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What is a low-latency, low-bandwidth algorithm for synchronizing, say, a text file between a client and a server?

Is there a design where the client send a delta of it's current state and it's last ACK'd state from the server? I am thinking Quake3 networking..

EDIT 1:

More specifically, how would a diff/delta algorithm behave in a client/server environment.

e.g. Is it more expensive to calculate a diff on the client side, send to server, server interprets and updates its store, sends ACK to client? Or is it cheaper to have a replication model where client sends its full state and server stores it..?

EDIT 2:

100 KB text file. Something small, not too large.

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3 Answers 3

You mean like a diff?

Store the server-side's version of the file in the client. Whenever you need to synchronize, run a diff (you can either write your own or use a library). Then send the difference over to the server and have the server patch it's local version.

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I guess a diff/delta algorithm is part of it. I updated the original question to elaborate on what I'm trying to ask –  brooksbp Jul 28 '11 at 18:20
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If a client also edits text, and has an undo/redo feature then undo stack can be used for delta. For large texts and small changes using undo stack should be more efficient than running a diff.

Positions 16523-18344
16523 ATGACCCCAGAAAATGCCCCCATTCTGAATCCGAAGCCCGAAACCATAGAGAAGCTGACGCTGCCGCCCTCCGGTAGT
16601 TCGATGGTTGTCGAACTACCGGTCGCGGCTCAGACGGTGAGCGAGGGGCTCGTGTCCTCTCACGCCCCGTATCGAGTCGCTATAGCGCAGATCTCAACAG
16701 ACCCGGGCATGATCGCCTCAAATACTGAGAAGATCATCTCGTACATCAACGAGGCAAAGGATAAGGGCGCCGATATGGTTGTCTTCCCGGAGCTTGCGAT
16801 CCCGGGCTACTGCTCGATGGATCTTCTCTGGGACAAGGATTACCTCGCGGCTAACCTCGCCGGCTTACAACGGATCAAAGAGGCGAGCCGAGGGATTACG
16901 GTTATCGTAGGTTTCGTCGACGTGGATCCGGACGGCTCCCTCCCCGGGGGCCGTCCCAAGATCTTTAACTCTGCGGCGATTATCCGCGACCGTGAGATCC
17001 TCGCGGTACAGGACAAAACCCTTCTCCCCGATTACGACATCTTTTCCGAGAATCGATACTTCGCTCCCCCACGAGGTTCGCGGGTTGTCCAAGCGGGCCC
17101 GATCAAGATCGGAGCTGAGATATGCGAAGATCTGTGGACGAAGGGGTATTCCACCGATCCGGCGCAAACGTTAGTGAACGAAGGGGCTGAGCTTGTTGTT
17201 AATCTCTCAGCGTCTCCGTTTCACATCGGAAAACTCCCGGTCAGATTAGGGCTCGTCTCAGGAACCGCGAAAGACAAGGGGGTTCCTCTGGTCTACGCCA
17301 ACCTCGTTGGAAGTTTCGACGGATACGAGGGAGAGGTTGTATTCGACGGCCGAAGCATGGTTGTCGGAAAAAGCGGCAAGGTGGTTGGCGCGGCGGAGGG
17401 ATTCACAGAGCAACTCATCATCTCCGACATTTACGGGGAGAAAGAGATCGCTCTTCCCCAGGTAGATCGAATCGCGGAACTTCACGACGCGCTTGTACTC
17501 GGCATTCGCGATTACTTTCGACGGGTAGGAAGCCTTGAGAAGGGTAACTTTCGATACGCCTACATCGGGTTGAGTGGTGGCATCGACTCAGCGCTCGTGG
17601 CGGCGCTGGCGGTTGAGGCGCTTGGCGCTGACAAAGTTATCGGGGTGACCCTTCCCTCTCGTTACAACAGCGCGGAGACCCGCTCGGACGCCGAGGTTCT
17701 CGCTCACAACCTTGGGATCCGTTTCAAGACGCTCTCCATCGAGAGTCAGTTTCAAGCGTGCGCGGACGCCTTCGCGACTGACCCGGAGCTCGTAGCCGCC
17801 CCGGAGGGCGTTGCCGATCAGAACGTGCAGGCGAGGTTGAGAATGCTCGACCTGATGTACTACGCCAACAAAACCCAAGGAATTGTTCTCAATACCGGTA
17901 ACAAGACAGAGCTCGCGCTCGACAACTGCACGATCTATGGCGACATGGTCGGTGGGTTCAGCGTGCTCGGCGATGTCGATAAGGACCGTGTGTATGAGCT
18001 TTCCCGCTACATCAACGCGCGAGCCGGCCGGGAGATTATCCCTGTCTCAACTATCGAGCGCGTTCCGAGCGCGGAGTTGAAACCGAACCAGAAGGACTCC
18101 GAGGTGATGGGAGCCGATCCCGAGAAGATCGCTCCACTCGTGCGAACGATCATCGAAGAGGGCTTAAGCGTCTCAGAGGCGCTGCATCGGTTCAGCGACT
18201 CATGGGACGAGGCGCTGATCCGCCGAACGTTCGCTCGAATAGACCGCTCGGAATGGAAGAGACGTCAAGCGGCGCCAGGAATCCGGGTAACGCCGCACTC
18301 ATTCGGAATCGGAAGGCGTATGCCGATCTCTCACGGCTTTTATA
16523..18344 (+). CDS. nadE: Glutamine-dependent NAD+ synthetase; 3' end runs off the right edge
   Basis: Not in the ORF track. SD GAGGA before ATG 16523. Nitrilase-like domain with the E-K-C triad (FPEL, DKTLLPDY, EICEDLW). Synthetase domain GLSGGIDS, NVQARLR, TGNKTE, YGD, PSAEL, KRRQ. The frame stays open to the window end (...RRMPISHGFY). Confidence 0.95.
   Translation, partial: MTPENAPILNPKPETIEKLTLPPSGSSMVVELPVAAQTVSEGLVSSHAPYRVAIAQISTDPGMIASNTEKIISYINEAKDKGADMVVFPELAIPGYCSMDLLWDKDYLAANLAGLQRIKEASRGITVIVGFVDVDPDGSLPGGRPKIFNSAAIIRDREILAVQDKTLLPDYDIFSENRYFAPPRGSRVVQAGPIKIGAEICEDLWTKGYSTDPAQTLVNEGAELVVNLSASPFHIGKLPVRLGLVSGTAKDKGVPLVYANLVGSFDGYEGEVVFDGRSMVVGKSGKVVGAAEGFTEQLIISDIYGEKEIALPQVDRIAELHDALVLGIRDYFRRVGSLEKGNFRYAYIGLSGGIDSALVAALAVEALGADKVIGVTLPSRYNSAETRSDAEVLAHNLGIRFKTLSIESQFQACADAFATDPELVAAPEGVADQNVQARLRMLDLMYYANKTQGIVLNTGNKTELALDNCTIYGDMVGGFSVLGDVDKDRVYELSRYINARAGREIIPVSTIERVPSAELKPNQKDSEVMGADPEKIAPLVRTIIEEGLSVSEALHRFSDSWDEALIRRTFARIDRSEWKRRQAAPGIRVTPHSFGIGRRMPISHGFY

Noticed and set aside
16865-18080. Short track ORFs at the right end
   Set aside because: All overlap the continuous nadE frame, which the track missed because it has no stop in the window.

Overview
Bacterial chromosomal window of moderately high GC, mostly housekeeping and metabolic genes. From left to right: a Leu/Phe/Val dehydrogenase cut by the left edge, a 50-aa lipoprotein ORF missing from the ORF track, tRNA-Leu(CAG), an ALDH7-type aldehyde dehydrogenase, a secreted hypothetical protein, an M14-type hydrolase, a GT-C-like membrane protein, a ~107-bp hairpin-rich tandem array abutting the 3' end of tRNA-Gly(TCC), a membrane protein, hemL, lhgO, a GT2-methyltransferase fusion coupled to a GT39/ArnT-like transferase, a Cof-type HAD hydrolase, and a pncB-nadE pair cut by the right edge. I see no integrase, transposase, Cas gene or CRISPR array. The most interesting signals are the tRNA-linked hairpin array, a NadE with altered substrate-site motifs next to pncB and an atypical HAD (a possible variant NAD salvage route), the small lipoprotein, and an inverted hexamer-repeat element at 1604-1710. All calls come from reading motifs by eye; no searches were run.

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For text you can use delta algorithm, take a look, for example, on how rsync works.

Google uses a different approach to update chrome, you can "google" it to see.

Edit: If it was a server generating one change and replicating in lots of clients, it should be done in server. From the question's changes, I understood that a client (or many clients) will produce the changes and want them to be replicated on server.

Well... I'd take in account 4 things:

  • network performance
  • number of clients
  • number of changes expected
  • performance of the server and of the client

Too many clients sending and doing that on server: it's almost a DoS I'd only do that on server if there were few clients, high server performance and low client performance. Otherwise, I'd only do that on clients.

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Is that efficient in a client/server environment? –  brooksbp Jul 28 '11 at 18:27
    
@brooksbp edited answe –  woliveirajr Jul 28 '11 at 19:57
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